Now some of you may think that by calling the lock Jochenstein the German’s were taking the mickey. Au contraire, (French as well as German!) for those of you who read my earlier German lesson you will realise that this is a perfect example of the “En” and “join the words together” rules and that the lock is named after one of Scotland’s three greatest heroes.

    It is fitting that this tribute is in Europe. The other two greatest heroes Robert the Bruce and William Wallace have statues either side of the entrance to Edinburgh Castle. They only beat the English, our final hero – take the Jochen and drop the En and you get Jock Stein. Another rule in German is that they often swap “K’s” for “H’s”. Jock took the battle to the Europeans, as manager of Glasgow Celtic he led the team in 1967 to victory in the European Cup. THE FIRST BRITISH TEAM TO DO SO. Beating teams from Switzerland, France, Yugoslavia (as it was then) and The Czech Republic before beating the Italians (Inter Milan) in the final.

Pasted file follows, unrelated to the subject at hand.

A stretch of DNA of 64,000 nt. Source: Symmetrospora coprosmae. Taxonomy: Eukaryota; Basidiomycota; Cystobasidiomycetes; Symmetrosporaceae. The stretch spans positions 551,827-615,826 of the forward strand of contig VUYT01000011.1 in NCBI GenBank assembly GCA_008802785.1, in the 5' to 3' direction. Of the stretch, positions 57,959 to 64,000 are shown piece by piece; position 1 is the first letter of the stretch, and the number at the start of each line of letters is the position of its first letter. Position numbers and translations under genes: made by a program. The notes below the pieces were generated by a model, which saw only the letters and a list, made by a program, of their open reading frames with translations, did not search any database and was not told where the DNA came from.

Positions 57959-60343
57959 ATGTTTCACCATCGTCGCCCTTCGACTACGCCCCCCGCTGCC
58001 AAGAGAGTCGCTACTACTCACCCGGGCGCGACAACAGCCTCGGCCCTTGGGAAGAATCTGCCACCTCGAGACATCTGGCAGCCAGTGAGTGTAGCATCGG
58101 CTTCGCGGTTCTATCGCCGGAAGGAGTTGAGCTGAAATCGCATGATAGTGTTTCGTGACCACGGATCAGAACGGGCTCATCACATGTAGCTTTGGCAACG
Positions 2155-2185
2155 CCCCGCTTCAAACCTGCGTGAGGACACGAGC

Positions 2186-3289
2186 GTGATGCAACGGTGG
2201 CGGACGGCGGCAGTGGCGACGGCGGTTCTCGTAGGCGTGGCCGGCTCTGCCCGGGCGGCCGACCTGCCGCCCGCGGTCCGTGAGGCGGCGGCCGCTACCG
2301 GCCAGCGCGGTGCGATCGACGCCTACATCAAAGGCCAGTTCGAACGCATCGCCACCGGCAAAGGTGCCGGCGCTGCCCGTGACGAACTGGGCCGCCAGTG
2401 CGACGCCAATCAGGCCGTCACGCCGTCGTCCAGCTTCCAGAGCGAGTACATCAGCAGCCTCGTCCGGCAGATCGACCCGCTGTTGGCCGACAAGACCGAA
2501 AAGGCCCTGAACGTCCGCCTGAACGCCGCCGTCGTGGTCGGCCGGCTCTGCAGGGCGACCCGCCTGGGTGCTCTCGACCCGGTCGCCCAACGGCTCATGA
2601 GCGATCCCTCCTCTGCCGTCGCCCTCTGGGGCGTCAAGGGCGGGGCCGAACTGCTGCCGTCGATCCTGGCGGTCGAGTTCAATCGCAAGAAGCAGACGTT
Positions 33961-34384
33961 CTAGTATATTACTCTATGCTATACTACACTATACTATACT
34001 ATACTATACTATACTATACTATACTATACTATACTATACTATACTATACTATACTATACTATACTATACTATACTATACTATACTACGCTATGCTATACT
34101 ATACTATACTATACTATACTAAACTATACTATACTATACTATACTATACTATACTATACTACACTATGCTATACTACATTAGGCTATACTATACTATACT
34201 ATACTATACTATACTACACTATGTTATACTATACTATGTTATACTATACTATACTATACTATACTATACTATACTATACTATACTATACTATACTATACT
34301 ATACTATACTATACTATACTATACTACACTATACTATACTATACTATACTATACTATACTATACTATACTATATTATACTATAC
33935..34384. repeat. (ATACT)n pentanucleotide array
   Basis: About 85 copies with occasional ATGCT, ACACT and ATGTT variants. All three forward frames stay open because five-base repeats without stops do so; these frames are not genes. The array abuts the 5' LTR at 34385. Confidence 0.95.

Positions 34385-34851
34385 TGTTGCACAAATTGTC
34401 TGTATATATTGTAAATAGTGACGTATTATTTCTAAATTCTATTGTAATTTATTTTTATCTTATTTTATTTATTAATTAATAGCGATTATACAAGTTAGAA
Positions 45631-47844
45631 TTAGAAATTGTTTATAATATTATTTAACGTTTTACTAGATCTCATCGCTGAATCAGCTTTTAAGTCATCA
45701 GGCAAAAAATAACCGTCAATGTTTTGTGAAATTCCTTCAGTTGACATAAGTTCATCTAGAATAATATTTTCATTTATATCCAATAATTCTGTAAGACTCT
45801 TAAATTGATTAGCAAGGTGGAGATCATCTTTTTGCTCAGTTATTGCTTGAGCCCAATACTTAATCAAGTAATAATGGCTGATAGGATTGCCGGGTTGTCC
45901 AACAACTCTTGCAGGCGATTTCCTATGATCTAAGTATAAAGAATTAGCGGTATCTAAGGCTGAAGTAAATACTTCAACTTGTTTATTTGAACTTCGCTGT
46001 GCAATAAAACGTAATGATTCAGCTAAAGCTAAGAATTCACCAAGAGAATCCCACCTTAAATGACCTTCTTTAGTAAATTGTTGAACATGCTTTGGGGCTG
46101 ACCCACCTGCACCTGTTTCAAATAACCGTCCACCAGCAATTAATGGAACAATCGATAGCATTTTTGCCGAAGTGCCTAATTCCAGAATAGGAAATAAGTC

Anyway, back to the story. The periscope was lowered than our head height, and we approached the bridges. It was at this point that panic stated to set in! I noticed the height sign on the bridge said 7.7.

    I am not very good at maths and my sums aren’t much better, but even I know that a ship that is 8.1m high will not get under a 7.7m bridge. Thankfully the ship has a 2.1m draft. We still could see that it was going to be very close. At this point we realised that in our current position we would be de-capitated so we threw ourselves on the floor. Normally, I would not have told you about a roll on the floor with Vicki, but in this instance as there was a reasonable gap, I feel safe in making this confession.